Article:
Competing on Capabilities: The New Rules of Corporate Strategy


The premise in this paper is that success in today's dynamic business environment depends on strategies that anticipate market trends and changing customer needs. Thus the essence of strategy is not the structure of the company's products, services, and markets, but how it behaves. An organization must weave its key business processes into hard-to-imitate strategic capabilities that distinguish it from its competitors in the eyes of its customers. A "capability" is usually cross-functional and a collection of various processes. Competing on capabilities requires strategic investment in support systems that go across organizational boundaries and functions.

Strategic Choices, Supremacy, Survival, Or Sayonara


The approach to planning in this book was developed by the authors during their work with IBM. They emphasize a cooperative rather than "top-down" approach to planning and implementation. The approach includes formulating a strategic vision, developing strategies and tactics to implement the vision, and achieving competitive advantage through implementation. The process to develop a vision includes understanding innovation through technology, exploiting industry experience curves, and the concept of an extended enterprise. This later concept brings in the idea of linkages in the organization. While the authors claim to have a "revolutionary new approach" to planning, they do not differentiate planning to improve and planning to operate the organization. The approach includes the very traditional step from strategy to action plans, but they do not discuss the "how" part of specific action plans or allocation of resources for improvement.

The Art of the Long View: Planning for the Future in an Uncertain World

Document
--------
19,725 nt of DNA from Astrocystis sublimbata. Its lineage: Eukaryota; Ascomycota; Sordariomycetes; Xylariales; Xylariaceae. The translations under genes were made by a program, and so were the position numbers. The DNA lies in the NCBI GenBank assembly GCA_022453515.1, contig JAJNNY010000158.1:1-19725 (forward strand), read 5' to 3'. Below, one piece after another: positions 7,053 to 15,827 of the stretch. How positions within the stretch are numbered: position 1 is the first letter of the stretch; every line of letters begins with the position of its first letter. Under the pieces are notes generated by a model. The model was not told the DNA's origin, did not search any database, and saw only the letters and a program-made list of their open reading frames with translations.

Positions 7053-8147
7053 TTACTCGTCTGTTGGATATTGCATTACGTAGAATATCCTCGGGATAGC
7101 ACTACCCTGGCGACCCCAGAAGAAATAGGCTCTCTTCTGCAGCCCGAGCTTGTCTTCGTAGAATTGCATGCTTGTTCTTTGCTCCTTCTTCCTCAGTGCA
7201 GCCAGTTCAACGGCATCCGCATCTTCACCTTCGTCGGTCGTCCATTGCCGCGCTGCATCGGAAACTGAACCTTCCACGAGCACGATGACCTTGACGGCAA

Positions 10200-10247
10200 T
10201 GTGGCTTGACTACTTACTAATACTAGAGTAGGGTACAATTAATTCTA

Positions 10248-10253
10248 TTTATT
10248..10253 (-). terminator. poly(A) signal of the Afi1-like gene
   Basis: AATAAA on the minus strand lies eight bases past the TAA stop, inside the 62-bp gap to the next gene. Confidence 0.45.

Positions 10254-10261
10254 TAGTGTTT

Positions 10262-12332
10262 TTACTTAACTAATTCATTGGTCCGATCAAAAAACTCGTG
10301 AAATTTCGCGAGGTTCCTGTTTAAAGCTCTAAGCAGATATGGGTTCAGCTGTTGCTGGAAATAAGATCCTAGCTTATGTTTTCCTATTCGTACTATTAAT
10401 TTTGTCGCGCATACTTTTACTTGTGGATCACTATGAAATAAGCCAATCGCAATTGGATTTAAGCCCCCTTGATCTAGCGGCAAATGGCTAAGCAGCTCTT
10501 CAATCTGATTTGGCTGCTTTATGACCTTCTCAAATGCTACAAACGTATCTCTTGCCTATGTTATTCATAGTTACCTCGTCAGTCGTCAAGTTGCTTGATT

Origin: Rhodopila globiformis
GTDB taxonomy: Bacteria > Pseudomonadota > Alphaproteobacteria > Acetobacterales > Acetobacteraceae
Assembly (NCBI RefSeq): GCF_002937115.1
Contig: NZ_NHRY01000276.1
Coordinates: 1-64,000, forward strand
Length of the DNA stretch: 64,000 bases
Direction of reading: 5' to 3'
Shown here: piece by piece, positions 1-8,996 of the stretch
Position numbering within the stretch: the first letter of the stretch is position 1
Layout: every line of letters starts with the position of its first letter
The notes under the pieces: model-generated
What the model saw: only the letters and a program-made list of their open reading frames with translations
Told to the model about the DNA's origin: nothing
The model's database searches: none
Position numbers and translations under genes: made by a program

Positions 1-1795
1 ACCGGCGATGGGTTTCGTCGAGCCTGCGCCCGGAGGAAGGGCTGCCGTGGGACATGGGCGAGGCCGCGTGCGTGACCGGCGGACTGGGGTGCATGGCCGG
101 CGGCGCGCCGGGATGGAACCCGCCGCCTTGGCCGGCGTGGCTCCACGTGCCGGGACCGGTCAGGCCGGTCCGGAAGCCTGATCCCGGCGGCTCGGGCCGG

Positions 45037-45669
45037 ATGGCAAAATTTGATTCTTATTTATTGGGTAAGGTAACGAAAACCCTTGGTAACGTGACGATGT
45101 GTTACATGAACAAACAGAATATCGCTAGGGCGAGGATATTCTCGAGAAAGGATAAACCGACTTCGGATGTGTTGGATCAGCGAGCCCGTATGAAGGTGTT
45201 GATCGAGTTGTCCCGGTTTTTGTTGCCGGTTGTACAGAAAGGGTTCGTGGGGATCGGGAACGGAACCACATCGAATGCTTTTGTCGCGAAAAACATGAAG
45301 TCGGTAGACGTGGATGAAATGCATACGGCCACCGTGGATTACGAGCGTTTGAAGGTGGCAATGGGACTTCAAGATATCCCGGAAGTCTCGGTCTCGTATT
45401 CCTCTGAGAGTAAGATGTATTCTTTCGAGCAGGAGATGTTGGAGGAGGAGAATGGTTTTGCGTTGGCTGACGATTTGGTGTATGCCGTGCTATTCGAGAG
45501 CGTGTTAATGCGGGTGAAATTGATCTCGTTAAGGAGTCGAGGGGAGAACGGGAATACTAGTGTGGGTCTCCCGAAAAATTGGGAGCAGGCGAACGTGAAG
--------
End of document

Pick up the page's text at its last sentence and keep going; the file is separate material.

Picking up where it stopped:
This book presents an approach to planning and decision using "scenarios." Schwartz developed this approach while working at Shell with some of the same individuals that Senge worked with in writing the Fifth Discipline. He formalizes a natural process to think about the future with the following steps:

  1. Identify the focal issue or decision

  2. Identify key forces in the local environment affecting the decision

  3. List driving forces in the macro environment

  4. Rank factors by importance and uncertainty

  5. Select scenario logics

  6. Flesh out the scenarios

  7. Study implications of the scenarios on the focal issue

  8. Select leading indicators to identify which scenario is happening


The book presents three scenarios to describe the world in 2005 at the macro level, and a number of scenario exercises carried out for organizations.

Strategic Leadership: The Missing Links


This book emphasizes the need for management to lead the strategic planning process with a focus on the use of technology for strategic advantage. The book is replete with many diagrams, charts, and tables to highlight the material presented. In addition, the authors supply many questions that would be useful in the planning process or to assist a group in creating a vision statement. These questions could also be arranged to "audit" the planning process.

Mind of the Strategist: Business Planning for Competitive Advantage


Ohmai is a noted business consultant. This book was published during the period that the business press was being deluged by books and articles on the Japan, Inc. and the theme of the perceived superiority of Japanese business practices. Ohmai's principle message in this book is that successful business strategies result not from rigorous analysis but from a particular state of mind, or what Ohmai calls the mind of the strategist.
The author makes extensive use of models, tables and pictures to bring home the ideas of strategic thinking.